Building Entertainment: The Films of the Walt Disney Studio. National Treasure

Welcome to my weekly discussion of the animated films of the Walt Disney Studio. I’m proceeding mostly chronologically. The title comes from a quote from Walt, “I never called my work an ‘art’ It’s part of show business, the business of building entertainment.”

Title: National Treasure

Year: 2004

Budget: $100 million

Box office: $347.5 million

Plot: Benjamin Franklin Gates is an American historian, cryptologist, and treasure hunter. As a child, his grandfather, John Adams Gates, told him of a story that Charles Carroll of Carrollton passed on a secret to their ancestor in 1832 of a fabled treasure taken from ancient empires throughout history that was discovered by the Knights Templar and later protected by the Freemasons. The treasure would eventually be hidden in America by the Founding Fathers. The clue leading to the treasure is the phrase “The secret lies with Charlotte.” While Ben is convinced by the story, his skeptical father, Patrick, dismisses it as nonsense.


Thirty years later, Ben leads an expedition with Ian Howe and his friend, Riley Poole, a computer expert, to find the Charlotte, a ship lost in the Arctic, which holds the first clue to finding the national treasure. After many efforts, they find a meerschaum pipe, which has a clue in the form of a riddle, implying that the next clue is on the Declaration of Independence. When Ian suggests they steal it, Ben opposes, causing a fight to ensue, resulting in a massive fire fueled by gunpowder, and the group split in two. Ian and his men escape the ship while Ben and Riley take cover just before the ship explodes.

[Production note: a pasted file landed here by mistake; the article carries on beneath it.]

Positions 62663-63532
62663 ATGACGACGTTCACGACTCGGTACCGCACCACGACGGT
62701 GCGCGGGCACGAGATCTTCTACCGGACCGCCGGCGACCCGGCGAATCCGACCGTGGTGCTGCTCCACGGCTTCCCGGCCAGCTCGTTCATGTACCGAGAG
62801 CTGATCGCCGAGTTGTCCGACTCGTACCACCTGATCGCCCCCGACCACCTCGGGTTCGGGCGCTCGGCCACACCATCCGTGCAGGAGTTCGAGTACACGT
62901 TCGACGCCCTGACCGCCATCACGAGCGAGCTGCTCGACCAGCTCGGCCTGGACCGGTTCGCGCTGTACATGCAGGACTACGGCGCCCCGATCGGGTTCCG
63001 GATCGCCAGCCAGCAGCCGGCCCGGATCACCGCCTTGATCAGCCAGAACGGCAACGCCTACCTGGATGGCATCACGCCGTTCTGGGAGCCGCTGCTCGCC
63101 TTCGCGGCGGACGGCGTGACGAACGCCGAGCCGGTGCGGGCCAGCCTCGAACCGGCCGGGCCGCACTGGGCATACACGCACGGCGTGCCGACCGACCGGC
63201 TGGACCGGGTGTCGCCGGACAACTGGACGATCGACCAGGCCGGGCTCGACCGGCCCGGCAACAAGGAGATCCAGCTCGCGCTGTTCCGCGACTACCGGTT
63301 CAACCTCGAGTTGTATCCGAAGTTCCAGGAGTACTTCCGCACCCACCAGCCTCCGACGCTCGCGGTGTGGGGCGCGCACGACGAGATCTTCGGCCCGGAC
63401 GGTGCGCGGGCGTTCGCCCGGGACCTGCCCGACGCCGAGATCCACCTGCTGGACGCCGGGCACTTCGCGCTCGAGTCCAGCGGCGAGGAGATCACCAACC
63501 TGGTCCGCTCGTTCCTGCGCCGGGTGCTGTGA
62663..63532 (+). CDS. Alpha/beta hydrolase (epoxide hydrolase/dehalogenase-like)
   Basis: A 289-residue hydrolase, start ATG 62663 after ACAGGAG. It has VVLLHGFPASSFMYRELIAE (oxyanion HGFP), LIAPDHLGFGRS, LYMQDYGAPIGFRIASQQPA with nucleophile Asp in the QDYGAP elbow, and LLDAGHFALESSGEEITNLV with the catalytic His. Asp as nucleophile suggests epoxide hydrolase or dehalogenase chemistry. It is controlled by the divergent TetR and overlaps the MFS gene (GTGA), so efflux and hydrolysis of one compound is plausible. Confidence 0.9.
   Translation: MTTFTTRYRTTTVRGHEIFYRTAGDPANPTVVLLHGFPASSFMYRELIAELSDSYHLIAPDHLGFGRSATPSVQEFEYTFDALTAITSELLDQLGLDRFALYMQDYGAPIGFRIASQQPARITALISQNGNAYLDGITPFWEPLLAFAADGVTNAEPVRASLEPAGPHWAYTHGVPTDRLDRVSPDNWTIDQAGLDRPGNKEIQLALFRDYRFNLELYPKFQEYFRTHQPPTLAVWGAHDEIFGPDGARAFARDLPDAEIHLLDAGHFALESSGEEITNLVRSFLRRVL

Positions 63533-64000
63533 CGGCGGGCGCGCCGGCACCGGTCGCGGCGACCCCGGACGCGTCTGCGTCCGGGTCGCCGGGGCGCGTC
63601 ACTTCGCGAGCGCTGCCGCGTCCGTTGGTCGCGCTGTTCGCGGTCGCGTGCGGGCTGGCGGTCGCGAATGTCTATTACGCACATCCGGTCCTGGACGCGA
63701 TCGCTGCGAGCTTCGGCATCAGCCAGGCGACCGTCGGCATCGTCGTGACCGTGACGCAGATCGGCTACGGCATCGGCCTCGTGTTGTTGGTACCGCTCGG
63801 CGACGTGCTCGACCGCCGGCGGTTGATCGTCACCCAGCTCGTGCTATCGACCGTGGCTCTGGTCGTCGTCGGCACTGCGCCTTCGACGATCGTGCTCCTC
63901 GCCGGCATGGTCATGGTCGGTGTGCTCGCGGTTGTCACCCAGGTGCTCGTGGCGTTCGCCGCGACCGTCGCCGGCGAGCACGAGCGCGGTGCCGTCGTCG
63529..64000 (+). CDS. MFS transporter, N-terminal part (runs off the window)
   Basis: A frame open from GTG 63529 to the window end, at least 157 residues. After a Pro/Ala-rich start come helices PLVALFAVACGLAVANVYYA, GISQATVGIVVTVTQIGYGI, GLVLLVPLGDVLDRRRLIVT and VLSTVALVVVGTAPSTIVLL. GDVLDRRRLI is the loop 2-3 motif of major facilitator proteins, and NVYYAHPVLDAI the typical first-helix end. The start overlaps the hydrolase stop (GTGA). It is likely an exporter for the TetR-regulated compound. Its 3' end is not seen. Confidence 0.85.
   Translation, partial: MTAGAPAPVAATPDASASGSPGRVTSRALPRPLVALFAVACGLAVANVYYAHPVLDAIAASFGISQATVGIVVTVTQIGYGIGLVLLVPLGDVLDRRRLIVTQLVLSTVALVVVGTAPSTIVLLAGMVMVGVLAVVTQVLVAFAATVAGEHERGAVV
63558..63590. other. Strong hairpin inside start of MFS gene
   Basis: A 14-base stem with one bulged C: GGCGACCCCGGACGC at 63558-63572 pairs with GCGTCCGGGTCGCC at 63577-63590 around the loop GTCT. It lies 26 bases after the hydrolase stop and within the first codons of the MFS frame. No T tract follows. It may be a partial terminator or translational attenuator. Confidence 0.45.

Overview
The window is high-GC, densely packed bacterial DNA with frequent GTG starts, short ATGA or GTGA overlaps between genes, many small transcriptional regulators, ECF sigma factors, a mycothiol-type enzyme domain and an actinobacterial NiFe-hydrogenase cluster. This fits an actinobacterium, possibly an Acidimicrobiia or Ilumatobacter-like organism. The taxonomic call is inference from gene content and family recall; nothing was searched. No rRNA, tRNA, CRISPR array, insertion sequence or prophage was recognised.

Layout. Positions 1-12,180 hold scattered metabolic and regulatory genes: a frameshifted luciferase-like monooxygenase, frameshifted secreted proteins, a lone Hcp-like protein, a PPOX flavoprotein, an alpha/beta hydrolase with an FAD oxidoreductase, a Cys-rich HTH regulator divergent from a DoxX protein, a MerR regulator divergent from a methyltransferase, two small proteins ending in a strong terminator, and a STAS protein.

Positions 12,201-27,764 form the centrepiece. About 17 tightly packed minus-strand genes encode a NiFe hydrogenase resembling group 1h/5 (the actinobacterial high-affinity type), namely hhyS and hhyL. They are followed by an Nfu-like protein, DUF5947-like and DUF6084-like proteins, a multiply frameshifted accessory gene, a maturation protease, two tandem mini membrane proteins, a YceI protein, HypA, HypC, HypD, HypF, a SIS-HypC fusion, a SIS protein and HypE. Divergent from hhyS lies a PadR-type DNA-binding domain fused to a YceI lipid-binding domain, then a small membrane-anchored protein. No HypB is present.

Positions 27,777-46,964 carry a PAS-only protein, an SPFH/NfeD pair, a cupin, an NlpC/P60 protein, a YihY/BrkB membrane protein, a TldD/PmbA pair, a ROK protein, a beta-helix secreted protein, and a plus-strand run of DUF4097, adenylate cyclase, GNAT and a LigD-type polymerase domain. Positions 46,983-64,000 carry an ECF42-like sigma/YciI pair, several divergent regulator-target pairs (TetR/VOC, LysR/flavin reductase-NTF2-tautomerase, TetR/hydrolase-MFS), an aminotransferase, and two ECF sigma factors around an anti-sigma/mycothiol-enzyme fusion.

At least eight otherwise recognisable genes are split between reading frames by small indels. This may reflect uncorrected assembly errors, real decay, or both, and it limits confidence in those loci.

Ben and Riley return to Washington, DC, and report the potential theft of the Declaration to Homeland Security, the FBI, and Dr. Abigail Chase of the National Archives, but all dismiss their claim. Ben decides to steal the document himself from the Archives’ preservation room during a gala event. Obtaining Abigail’s fingerprints, Ben successfully obtains the Declaration but is spotted by Ian’s group just as they break in to steal it. Ben tries to leave via the gift shop but has to buy the Declaration when the clerk mistakes it for a souvenir copy; having not enough cash in hand at the time, Ben pays for it with a credit card. Abigail, suspecting something is astray, pursues Ben and takes back the document. Ian kidnaps her, but Ben and Riley rescue Abigail, tricking Ian by leaving behind a souvenir copy of the Declaration. FBI Agent Sadusky begins tracking Ben down, using Ben’s credit card information.